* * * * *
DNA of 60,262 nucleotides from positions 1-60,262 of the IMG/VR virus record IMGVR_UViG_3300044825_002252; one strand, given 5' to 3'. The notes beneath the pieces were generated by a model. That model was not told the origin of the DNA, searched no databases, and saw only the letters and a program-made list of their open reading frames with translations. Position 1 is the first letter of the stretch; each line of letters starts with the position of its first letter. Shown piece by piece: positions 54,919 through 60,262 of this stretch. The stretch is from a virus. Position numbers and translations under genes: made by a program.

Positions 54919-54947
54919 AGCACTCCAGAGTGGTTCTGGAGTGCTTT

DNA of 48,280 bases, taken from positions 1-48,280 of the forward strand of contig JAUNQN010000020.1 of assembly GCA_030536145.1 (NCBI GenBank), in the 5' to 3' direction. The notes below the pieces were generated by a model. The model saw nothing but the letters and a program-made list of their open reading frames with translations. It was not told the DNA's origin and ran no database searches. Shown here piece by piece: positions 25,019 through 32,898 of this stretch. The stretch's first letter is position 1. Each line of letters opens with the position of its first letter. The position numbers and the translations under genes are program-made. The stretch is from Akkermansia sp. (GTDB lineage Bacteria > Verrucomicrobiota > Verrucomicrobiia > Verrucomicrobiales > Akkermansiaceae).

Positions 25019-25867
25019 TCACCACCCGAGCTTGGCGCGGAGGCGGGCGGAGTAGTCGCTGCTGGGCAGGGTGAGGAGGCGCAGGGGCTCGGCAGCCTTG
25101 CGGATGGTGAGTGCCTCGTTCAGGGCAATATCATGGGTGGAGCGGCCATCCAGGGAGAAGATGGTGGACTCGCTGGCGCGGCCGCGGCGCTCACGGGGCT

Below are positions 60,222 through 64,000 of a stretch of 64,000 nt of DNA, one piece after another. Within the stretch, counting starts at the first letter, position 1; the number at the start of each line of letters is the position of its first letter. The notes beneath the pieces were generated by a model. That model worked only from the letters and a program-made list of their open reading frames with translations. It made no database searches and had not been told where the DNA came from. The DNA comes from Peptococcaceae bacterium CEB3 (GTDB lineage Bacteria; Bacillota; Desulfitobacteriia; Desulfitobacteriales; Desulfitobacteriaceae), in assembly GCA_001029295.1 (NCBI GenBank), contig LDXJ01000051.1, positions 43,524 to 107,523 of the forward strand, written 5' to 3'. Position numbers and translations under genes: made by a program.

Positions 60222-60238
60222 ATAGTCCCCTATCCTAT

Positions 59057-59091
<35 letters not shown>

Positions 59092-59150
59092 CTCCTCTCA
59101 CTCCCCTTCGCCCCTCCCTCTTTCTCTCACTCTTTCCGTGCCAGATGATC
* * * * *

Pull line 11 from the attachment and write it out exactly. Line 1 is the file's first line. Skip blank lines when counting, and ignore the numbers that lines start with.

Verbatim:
Positions 59057-59091